Infrastructure refers to the processes, procedures, and systems that make up your business or department. Choosing the right infrastructure has a huge effect on the future of your company and how it grows. Organizations with leading IT infrastructure practices are also more likely to deliver superior financial results and optimized business outcomes.
How much infrastructure do you need?
There is no blanket answer to this question. It is individual to the company or department's needs. Your first task is to determine those needs.
When building out your initial IT infrastructure, don’t underestimate the importance of planning for growth. It’s important to plan an IT infrastructure that meets present needs while being scalable as the company grows.
Many companies make the mistake of purchasing only the minimum IT infrastructure necessary to support their current operations, but fail to plan for future IT needs. This can cause workflow challenges and poor decision-making under stressful situations, which can cost a company its edge.
There are two separate ways to create infrastructure: end-to-end or converged infrastructure, or infrastructure delivery.
The biggest benefit to converged infrastructure is that it aggregates all IT needs into one package, which simplifies operations. You are working with a single vendor, who handles everything from cloud storage to budgeting, financing, and innovation. Most vendors also offer ongoing support and maintenance and implement updates as needed. This can reduce outage times and streamline support processes.
Converged infrastructure is a good choice if there are more needs or major growth in the future. It can be financially beneficial to condense services into one package because of the savings in the long run. It offers easier management and advanced automation.
High costs on the front end and limited flexibility have made some companies slow to adopt this method. Another drawback is that you may not always get optimal performance from each component if you're using the single vendor approach.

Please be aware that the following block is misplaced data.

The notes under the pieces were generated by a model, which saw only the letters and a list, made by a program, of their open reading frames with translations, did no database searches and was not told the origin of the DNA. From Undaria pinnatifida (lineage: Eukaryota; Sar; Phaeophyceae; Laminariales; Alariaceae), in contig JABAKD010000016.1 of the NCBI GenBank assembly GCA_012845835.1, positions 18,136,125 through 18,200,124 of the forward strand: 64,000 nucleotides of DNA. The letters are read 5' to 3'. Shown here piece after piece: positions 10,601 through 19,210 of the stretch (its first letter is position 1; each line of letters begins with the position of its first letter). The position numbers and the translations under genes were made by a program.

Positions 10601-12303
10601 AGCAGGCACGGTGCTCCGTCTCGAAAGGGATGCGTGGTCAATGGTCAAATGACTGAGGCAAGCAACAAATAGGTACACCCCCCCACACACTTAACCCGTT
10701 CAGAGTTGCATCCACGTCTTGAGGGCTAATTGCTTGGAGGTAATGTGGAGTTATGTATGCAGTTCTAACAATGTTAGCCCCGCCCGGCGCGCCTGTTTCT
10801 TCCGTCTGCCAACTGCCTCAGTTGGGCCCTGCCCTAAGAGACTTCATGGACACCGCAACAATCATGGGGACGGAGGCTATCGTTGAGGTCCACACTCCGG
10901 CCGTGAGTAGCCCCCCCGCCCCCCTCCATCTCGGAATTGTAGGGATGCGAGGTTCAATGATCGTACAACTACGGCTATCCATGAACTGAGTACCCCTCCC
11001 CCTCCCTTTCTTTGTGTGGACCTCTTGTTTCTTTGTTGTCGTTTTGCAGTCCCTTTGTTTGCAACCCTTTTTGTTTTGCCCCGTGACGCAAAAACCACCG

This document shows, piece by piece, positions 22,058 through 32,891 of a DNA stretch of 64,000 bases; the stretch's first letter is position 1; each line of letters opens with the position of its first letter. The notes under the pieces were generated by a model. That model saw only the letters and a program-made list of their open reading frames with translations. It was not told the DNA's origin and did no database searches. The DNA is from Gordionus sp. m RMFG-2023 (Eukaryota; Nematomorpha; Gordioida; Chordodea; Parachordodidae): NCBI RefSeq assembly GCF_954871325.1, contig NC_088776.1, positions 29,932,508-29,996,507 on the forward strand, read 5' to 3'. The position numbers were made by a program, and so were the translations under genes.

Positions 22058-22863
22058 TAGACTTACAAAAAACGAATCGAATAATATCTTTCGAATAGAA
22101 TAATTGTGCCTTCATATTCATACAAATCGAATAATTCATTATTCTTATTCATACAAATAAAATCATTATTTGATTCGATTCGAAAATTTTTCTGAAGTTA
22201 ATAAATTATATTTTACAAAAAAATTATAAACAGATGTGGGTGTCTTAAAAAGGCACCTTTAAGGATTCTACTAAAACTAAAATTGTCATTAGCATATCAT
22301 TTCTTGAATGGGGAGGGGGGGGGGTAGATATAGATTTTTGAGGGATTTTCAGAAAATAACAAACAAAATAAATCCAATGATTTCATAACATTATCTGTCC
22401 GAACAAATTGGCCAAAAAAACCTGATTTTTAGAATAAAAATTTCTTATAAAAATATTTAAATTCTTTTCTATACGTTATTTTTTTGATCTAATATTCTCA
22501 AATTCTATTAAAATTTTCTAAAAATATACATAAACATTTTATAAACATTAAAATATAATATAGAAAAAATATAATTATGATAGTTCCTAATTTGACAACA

Infrastructure delivery may not be as extensive as converged infrastructure. There is often more emphasis on aspects like newer outsourcing models, networking services, and cloud solutions. It also doesn’t always cover other areas of operations like budgeting, financing, and supporting product innovation. Your company may have to utilize two or more vendors to fully accommodate all the company’s needs, which can be costly.
But while there are multiple management interfaces and more complex support solutions, it’s still a lower cost compared to the converged infrastructure option.
Which option is best ultimately depends on your current and projected future needs. If only a handful of services is needed and the won’t be any major growth, infrastructure delivery is sufficient. It’s also good if you like specific services from specific vendors, and might be a smart choice for small startups, as the initial outlay of cash will be less.
Converged infrastructure is probably better for a new data center. It often does not fit with already-existing data center infrastructures and that in turn can create a costly and complex replacement strategy.
In order to determine which infrastructure is best for your company, identify the specific needs of your business. It’s important to end up with secure data storage, access to top of the line communication tools, and increased productivity in all departments, regardless of how you get there. It’s also a good idea revisit your infrastructure on a regular basis to see if it is still a good fit for your needs.
The right type of structure that can be expanded to serve future needs will be your best choice, whether it is converged infrastructure, or infrastructure delivery.